Things to see and do in British Columbia
Attractions in British Columbia
Fossil hunters can see specimens dating back 50 million years at Driftwood Canyon Provincial Park.
Many visitors are eager for a close encounter of the furred kind with foraging black bears; prime viewing areas include Wells Gray Provincial Park and rural roads nears Kamloops and Merritt. Learn about bear safety first, and keep a safe distance. Never approach or feed them.
Gastown, the city's reconstructed old centre, is a pleasant array of cobblestone streets, cafés and shops. Museums and galleries include the University of British Columbia's Museum of Anthropology, Science World and the Vancouver Maritime Museum.
Salmon is especially plentiful around Vancouver Island, and the Kootenay Rockies offer the best bass fishing in the province. Other fish include halibut, cod, trout, whitefish and turbot. There are more than 200 lakes within an hour of Kamloops. Licences are required.
More than 400 glaciers continue to sculpt the dramatic Columbia Mountains and to feed the crystal-clear rivers in the spectacular Glacier National Park.
In Vancouver, stroll through Stanley Park. Long-distance hiking trails include the beautiful West Coast Trail in Pacific Rim National Park and the Juan de Fuca Marine Trail, both on Vancouver Island. You can see giant trees in the old coastal rainforests on the island's Pacific coast.
Lakes and deserts
Vineyard views and their vinous produce abound in British Columbia's 'playground' around Lake Okanagan. The northern tip of Mexico's Sonora Desert ends in this rich countryside and azure-blue waters. Autumn wine tours attract many visitors. Shuswap Lake offers resort-like summer weather and excellent boating opportunities.
Other winter sports
If you tire of straightforward skiing, there's also snowboarding, glacier skiing (in summer), heli-skiing or cat skiing. Cross-country skiing is widely practised, and ski touring through backcountry forests is popular.
Historic towns are dotted along the Cariboo Gold Rush route. Common stops include 100 Mile House, which recalls the days when Cariboo pioneers measured journeys by the distance from the Gold Rush town of Lillooet, otherwise known as 'Mile 0'.
Ranches and lodges
Vast tracts of untamed lakeland, forest and wilderness define the Cariboo. The arid, desert-like terrain is best known for its guest ranch accommodation and winter lodge facilities.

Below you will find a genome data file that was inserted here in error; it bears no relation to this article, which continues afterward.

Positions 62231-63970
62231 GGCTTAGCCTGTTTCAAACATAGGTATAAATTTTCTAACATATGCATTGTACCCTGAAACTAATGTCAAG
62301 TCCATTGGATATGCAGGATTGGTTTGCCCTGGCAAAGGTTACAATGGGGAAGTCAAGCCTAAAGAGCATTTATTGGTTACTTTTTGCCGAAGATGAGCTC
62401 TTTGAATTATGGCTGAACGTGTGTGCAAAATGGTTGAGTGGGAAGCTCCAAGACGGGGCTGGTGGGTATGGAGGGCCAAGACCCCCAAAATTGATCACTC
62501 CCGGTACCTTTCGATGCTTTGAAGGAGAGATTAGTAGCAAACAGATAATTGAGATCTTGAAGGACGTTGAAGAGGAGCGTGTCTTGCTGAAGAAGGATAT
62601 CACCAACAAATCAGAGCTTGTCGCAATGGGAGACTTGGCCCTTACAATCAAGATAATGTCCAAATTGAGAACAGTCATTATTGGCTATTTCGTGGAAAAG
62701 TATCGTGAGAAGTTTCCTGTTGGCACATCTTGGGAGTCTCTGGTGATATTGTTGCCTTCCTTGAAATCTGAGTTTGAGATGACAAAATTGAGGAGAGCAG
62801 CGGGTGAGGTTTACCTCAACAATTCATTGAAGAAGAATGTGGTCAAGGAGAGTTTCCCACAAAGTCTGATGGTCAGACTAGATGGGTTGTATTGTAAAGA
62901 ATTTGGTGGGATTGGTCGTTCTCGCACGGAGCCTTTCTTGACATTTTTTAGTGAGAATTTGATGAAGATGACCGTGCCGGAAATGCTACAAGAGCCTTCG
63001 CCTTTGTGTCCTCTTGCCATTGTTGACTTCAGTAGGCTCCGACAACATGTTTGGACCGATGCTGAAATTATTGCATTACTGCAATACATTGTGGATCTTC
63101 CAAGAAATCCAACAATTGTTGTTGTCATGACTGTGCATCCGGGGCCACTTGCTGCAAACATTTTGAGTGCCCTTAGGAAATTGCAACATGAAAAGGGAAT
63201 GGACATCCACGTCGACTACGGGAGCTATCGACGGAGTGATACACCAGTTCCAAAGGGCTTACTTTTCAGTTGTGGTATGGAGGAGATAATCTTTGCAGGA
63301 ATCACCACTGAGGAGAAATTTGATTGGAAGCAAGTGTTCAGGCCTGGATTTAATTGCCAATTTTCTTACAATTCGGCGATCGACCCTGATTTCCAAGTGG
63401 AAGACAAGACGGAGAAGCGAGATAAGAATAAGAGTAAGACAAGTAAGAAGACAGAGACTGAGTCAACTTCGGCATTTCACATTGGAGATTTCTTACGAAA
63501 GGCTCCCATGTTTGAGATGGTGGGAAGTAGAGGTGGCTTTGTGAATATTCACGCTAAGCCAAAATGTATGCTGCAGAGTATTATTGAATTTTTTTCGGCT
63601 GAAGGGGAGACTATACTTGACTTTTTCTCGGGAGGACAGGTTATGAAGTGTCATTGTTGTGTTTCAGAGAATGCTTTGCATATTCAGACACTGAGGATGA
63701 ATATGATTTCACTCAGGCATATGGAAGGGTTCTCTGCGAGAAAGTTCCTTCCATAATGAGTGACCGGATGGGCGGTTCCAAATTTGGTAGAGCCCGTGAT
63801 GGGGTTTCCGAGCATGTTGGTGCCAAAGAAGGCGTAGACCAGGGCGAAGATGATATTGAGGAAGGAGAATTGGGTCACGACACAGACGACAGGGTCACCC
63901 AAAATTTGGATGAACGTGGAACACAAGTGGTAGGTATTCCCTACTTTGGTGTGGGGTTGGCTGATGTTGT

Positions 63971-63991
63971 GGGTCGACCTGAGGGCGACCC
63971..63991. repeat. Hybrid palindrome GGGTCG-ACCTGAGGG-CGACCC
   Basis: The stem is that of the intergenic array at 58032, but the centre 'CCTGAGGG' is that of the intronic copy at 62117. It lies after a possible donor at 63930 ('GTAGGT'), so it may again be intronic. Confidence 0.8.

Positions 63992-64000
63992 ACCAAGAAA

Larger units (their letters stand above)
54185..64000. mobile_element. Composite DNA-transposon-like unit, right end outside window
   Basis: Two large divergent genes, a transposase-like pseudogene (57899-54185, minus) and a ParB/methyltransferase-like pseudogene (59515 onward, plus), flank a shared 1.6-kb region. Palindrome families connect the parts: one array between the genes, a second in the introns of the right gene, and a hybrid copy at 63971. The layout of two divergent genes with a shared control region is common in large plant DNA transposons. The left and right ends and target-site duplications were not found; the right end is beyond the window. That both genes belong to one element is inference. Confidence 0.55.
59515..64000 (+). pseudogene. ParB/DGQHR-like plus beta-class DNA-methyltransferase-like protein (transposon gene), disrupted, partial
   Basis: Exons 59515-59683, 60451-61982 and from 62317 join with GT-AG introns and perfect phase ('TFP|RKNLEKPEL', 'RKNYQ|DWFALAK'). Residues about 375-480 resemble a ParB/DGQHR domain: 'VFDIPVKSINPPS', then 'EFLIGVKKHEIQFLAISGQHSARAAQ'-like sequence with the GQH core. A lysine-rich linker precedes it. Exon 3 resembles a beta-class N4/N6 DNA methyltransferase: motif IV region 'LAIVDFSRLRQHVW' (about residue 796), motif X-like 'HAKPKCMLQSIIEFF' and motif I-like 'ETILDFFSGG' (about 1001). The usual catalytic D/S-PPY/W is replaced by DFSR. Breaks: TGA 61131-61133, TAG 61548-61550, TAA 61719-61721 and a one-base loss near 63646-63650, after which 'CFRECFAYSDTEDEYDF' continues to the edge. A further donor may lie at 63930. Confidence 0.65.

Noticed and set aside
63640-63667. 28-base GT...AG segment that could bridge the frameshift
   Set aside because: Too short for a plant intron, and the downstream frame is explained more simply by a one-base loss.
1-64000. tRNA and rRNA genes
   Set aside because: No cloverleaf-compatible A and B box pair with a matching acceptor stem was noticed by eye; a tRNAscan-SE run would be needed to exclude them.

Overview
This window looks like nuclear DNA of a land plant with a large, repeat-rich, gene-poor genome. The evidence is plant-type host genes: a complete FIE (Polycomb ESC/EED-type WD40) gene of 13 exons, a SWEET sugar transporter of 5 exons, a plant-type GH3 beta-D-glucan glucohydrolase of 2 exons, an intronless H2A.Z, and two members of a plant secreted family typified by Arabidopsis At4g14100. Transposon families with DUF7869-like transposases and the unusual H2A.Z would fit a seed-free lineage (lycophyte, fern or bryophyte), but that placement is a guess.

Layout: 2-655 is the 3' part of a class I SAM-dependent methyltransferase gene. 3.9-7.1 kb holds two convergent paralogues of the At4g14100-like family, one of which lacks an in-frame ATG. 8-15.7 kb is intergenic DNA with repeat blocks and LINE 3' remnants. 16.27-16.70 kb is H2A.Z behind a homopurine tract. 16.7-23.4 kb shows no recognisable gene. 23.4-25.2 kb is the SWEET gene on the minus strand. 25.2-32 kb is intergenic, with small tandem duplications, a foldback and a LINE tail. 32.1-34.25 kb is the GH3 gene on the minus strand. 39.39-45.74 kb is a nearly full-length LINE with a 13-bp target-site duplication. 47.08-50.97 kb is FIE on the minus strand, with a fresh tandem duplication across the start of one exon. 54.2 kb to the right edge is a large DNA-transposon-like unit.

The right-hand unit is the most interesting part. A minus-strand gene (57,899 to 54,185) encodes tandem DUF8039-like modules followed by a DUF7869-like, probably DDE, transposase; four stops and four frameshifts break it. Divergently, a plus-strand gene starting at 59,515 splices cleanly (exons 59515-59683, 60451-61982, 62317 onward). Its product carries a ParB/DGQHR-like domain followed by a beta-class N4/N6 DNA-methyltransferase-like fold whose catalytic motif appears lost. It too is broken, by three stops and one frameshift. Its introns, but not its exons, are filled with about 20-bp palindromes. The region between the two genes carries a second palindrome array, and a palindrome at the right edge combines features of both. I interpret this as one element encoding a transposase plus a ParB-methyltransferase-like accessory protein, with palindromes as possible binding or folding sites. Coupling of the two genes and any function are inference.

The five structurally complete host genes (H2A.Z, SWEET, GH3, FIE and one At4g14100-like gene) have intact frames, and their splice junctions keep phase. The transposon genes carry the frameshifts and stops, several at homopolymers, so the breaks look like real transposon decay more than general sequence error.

Royal British Columbia Museum
The Royal British Columbia Museum in BC's capital city, Victoria, is home to exceptional collections of First Nations masks and totem poles, as well as other items from the province's history. After exploring the museum, take in the sights of charming Victoria, whose stately buildings and red pillar boxes give a pronounced British feel.
The Silvery Slocan Circle Driving Tour meanders past numerous historic landmarks, such as the historic logging town of Kaslo, which populates the hills and shoreline of Kootenay Lake, and the town of Nelson, home to hundreds of heritage buildings.
Also in Vancouver, the Grouse Mountain Skyride on the North Shore offers views of the city and fjords of the Pacific coast. You'll find more breathtaking city and coastal views in Vancouver's eastern suburbs at Burnaby Mountain Park.
The Rocky and Coast Mountains offer superb skiing. One of Canada's best-known ski resorts is Whistler, which will co-host the 2010 Winter Olympics. Other well-known centres include Fernie, Red Mountain (home to several of Canada's Olympic ski medallists), Kimberley, Sun Peaks, Kicking Horse and Big White.
Located on the southern tip of Vancouver Island on the Pacific coast, British Columbia's capital city of Victoria boasts a population of 78, 000. Named after the UK's Queen Victoria it is one of the oldest cities in the Northwest and home to a number of historic buildings like the British Columbia Parliament Buildings and the Empress Hotel. Visitors can also enjoy a number of museums here such as the Royal BC Museum and the Maritime Museum of British Columbia, plus a wealth of natural scenic beauty and a beautiful temperate climate.
Volcanoes and natives
The Nisga'a Memorial Lava Bed, a sacred Aboriginal site about 100km (62 miles) north of Terrace, is a unique volcanic landscape where you can learn about Nisga'a culture and legends. The Queen Charlotte Islands are also inhabited by several Aboriginal communities, and are accessible by boat or floatplane.
Excellent sailing, canoeing and white-water rafting are all available in British Columbia, with its ample lakes and rivers, and long Pacific coast. The sheltered Inside Passage from Vancouver Island to Prince Rupert is particularly popular. Expect beautiful views of the fjord-indented coastline and snow-capped Coast Mountains.
You might spot orca (killer), humpback, grey or minke whales on whale-watching cruises. In March, the Pacific Rim Whale Festival celebrates the yearly migration of Pacific grey whales. Watch for whales in remote towns Tofino and Ucluelet, near Pacific Rim National Park, which is full of sandy beaches and wilderness.
The Okanagan Wine Route winds through the vineyards of the Thompson Okanagan Valley, the oldest wine-producing region in British Columbia. There are more than 100 wineries in the region, and the valley holds four wine festivals each year.
World Heritage Site
More than one million seabirds and animals populate one of Canada's many UNESCO World Heritage Sites, the Gwaii Haanas National Park Reserve.
British Columbia Tourism Visitor CentreAddress: 111 Golden Donald Upper Road, Golden, V0A 1H1
Telephone: +1 250 344 7711.
Daily 0900-1600 (Oct-May); Daily 0900-1700 (Jun & Sep); Daily 0900-2000 (Jul-Aug).